In terms of parallel processing, you are missing the point -- GPUs are inherently massively parallel by design. It's the software parallelization that is largely without gain -- the rendering does not happen in software, it happens on the GPU, which already is parallel. As I said above, the tasks involved in getting the data ready for submission to the GPU largely do not benefit from additional parallelization, except in the select few cases I mentioned.
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Post by FrameFever » Sat Mar 15, 2008 12:12 pm

I have again a question to the multithreading topic.
My experience is not big in this topic.

When I have an 8 core CPU with maybe 1.6ghz per Core, than Ogre will only use one core right? that means Ogre will use 12,5% of the CPU?
currently I have a 2,4 ghz dual core, so 2,4 ghz can Ogre use?!

Does this mean with every core on the CPU, Ogre will be slower an slower?

Or is this total bullshit?
can somebody clarify my about this?
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Post by jjp » Sat Mar 15, 2008 1:00 pm

Single-threaded software won't be slower, it will be able to utilize less of the computational power you have available. If you substitute 2 cores with 2.4GHZ for 4 cores with 2.4GHZ speed will remain the same.
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Post by FrameFever » Sat Mar 15, 2008 3:59 pm

this means, when I have a CPU with 32 cores with 2.4ghz, my Ogre application will run on the same speed like a dual core CPU with 2.4ghz?
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Post by jjp » Sat Mar 15, 2008 4:23 pm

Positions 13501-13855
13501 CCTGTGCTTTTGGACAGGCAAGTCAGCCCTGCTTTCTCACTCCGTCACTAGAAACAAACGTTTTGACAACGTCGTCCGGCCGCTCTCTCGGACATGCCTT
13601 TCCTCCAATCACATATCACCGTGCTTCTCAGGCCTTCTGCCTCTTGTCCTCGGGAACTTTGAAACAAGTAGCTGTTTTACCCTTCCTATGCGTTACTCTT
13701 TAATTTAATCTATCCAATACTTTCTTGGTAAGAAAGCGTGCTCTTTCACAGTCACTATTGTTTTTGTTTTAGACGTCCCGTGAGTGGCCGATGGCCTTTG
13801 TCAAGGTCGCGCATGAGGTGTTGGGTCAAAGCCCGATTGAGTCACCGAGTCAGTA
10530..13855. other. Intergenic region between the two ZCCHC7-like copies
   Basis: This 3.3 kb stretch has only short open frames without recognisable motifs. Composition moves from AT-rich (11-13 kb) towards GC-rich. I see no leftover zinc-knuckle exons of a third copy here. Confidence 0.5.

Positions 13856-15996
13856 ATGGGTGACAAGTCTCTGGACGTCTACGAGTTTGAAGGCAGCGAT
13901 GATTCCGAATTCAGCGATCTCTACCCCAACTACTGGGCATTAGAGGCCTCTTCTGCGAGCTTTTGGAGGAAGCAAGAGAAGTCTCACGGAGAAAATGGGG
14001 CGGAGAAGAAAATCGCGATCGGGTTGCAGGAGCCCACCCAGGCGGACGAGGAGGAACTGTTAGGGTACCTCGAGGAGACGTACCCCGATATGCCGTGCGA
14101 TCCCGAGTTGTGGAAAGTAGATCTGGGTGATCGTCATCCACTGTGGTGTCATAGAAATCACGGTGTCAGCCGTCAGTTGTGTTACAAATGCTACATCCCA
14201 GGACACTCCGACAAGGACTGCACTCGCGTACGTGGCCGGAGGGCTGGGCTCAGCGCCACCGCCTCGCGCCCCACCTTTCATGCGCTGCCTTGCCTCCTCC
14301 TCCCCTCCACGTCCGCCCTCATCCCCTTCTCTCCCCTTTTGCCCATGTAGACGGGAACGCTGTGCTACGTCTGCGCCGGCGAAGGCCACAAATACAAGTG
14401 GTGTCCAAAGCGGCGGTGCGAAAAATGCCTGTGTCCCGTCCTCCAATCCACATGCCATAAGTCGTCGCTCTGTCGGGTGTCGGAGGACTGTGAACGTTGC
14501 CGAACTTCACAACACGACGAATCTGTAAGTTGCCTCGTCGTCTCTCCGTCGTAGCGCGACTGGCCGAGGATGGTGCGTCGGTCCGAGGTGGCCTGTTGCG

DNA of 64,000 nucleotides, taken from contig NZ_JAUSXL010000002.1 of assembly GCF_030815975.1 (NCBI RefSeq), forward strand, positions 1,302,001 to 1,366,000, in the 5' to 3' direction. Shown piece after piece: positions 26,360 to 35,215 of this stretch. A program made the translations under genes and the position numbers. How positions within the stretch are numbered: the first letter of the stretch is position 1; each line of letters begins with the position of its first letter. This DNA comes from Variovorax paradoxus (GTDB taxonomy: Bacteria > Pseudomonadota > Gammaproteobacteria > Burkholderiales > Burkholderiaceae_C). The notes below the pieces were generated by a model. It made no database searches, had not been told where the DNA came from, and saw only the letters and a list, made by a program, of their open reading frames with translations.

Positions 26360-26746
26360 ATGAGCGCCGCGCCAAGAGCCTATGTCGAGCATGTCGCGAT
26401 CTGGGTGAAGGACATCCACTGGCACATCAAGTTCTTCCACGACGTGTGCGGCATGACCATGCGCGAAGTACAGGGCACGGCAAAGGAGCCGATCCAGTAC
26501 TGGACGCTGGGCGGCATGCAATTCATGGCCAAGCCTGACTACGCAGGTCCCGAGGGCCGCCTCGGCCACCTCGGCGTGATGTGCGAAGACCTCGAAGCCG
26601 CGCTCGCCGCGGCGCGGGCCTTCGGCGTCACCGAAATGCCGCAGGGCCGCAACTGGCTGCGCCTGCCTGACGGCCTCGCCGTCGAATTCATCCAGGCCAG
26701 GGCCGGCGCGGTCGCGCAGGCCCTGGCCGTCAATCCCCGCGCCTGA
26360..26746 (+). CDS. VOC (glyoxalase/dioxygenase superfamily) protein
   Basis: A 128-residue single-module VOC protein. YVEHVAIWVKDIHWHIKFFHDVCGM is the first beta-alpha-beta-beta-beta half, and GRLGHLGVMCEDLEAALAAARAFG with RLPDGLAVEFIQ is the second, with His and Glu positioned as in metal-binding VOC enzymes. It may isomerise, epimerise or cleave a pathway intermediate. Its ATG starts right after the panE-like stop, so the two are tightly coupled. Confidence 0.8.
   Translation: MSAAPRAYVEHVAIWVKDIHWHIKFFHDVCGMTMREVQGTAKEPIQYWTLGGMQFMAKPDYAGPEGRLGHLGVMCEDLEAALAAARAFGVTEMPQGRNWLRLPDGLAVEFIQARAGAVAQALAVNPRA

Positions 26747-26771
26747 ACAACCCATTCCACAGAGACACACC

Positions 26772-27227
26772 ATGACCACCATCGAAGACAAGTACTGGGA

Yes. It might be a good idea to familiarize yourself with that topic. It seems as if you don't know at all what happens inbetween you writing a program and a CPU executing it :)
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Post by FrameFever » Thu Mar 20, 2008 7:40 pm

I found a paper where they describe the multi threading implementation with Ogre.
And as fas as I can see, they are touching Ogre deep :oops:
They Multi-Threaded the D3D rendersystem. The source code should also availabe for download.

http://www.intel.com/cd/ids/developer/a ... 331359.htm

So is it worth to implement this in Ogre?
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Post by xavier » Thu Mar 20, 2008 8:28 pm

Looks to be a good article. However, they present the same caveat that I've been trying to point out here:
Threading Won’t Benefit Every App
Keep in mind that threading the render system is only beneficial to applications that have a somewhat equal time spent in the application and in the graphics API modules. Being either application heavy or graphics system heavy would not see much benefit from threading.